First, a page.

1) If you bought a boat or vehicle or airplane, you get to add the sales tax you paid to the amount shown in the IRS table for your state. The same goes for home building materials.
2) Out of pocket charitable donations. Things like canned goods for the food pantry, ingredients for cookies that you bake for nonprofit organizations, etc. Keep your receipts. If your donation exceeds $250, you need a letter from the charity.
3) Airline Baggage Fees
4) Jury Duty Pay - in the situation where your employer pays your full salary while you're on duty, and then requires you to turn over your jury pay. Since the IRS requires you to report these as taxable income, you are able to deduct the amount that you turn over to your employer.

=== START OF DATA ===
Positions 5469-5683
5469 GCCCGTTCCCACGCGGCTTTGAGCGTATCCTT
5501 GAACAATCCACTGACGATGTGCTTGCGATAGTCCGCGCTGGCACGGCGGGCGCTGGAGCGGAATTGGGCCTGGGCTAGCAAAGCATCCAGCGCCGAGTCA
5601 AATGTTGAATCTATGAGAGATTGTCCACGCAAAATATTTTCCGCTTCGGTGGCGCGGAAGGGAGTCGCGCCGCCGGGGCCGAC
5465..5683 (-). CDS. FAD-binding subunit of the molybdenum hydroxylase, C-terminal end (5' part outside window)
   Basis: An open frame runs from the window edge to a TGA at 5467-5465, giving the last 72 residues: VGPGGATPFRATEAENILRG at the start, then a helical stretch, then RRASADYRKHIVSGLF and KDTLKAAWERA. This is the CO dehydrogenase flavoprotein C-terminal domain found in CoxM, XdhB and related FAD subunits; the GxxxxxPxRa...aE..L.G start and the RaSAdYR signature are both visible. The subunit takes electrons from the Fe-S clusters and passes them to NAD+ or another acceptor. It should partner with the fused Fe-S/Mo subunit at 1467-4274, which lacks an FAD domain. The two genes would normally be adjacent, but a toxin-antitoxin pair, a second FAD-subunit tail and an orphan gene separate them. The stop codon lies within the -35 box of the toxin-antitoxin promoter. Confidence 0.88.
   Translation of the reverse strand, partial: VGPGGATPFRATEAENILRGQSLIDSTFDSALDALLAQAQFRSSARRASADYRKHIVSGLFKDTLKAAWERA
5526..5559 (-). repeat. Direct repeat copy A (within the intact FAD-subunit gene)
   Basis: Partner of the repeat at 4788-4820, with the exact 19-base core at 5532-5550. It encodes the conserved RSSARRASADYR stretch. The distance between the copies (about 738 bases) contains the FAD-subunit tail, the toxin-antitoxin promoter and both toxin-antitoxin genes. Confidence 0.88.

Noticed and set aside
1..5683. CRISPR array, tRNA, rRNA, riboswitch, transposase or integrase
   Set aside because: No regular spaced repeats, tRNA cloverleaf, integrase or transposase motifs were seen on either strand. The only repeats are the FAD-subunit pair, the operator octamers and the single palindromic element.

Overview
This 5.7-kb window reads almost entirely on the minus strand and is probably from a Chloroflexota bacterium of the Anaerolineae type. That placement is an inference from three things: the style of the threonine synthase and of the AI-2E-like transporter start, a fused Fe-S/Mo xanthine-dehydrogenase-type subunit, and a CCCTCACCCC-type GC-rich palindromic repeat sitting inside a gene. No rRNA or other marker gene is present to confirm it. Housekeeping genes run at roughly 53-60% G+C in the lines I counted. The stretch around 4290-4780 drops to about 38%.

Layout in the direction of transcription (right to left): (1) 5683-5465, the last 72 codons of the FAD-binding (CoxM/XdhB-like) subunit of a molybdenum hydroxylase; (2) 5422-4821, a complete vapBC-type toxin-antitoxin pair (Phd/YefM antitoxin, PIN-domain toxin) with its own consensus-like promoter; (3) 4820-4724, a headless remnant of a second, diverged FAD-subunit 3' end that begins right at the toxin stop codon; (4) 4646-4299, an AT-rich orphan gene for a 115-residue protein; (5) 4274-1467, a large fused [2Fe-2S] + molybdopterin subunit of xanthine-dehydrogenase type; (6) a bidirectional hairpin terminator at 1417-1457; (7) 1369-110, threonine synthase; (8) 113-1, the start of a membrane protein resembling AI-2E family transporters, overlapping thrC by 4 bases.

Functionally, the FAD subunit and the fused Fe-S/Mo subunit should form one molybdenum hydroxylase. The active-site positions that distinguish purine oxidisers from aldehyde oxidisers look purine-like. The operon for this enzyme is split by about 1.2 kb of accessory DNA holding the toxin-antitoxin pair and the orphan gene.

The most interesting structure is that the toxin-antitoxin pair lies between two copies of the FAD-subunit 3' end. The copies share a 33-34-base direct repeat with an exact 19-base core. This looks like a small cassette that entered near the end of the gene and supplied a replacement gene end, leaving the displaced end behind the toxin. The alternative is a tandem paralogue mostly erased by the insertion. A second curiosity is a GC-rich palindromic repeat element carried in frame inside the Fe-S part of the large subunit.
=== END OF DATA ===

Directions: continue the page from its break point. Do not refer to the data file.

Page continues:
5) Points on Refinancing With interest rates remaining so low over the past few years, lots of homes have been refinanced, sometimes more than once. Any points you pay to refinance your home can be deducted on a monthly basis over the life of the new loan.
6) Any health insurance premiums you pay, including some long-term-care premiums based on your age and Medicare premiums you pay, are potentially deductible. But you have to add these to your medical expense pot. Medical expenses have to exceed 7.5% (as of 2011) of your adjusted gross income before they give you any tax benefit.
7) If you're a teacher and each year you're buying kleenex and crayons and computer equipment with your own money, you can deduct up to $250 per year as of 2011.
8) Business related parking and tolls, and business related mileage ($0.51 per mile as of 2011). You can't double dip if your employer is reimbursing your mileage though.
9) License Plate Tabs
10) Zoo Membership
The Frugal Maestro